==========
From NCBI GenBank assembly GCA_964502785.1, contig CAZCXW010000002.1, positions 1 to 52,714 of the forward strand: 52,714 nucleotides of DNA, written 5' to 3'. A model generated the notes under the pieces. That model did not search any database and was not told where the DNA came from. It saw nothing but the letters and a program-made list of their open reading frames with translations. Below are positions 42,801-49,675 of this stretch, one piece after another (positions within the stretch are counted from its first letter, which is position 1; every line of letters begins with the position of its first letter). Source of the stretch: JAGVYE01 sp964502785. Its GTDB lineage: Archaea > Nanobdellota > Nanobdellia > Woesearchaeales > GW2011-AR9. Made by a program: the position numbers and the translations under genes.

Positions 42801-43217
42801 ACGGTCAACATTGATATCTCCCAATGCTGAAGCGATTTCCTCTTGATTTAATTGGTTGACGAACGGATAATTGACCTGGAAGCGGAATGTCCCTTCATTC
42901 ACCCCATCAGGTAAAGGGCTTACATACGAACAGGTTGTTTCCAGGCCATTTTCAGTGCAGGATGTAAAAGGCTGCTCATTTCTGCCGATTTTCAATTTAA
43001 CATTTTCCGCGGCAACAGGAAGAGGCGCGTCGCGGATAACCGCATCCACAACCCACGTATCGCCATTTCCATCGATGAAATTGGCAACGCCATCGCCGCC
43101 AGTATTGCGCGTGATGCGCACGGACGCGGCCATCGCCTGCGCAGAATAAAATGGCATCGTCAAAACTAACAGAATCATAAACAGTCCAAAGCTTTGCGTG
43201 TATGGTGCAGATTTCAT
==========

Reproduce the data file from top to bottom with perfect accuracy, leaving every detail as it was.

From NCBI GenBank assembly GCA_964502785.1, contig CAZCXW010000002.1, positions 1 to 52,714 of the forward strand: 52,714 nucleotides of DNA, written 5' to 3'. A model generated the notes under the pieces. That model did not search any database and was not told where the DNA came from. It saw nothing but the letters and a program-made list of their open reading frames with translations. Below are positions 42,801-49,675 of this stretch, one piece after another (positions within the stretch are counted from its first letter, which is position 1; every line of letters begins with the position of its first letter). Source of the stretch: JAGVYE01 sp964502785. Its GTDB lineage: Archaea > Nanobdellota > Nanobdellia > Woesearchaeales > GW2011-AR9. Made by a program: the position numbers and the translations under genes.

Positions 42801-43217
42801 ACGGTCAACATTGATATCTCCCAATGCTGAAGCGATTTCCTCTTGATTTAATTGGTTGACGAACGGATAATTGACCTGGAAGCGGAATGTCCCTTCATTC
42901 ACCCCATCAGGTAAAGGGCTTACATACGAACAGGTTGTTTCCAGGCCATTTTCAGTGCAGGATGTAAAAGGCTGCTCATTTCTGCCGATTTTCAATTTAA
43001 CATTTTCCGCGGCAACAGGAAGAGGCGCGTCGCGGATAACCGCATCCACAACCCACGTATCGCCATTTCCATCGATGAAATTGGCAACGCCATCGCCGCC
43101 AGTATTGCGCGTGATGCGCACGGACGCGGCCATCGCCTGCGCAGAATAAAATGGCATCGTCAAAACTAACAGAATCATAAACAGTCCAAAGCTTTGCGTG
43201 TATGGTGCAGATTTCAT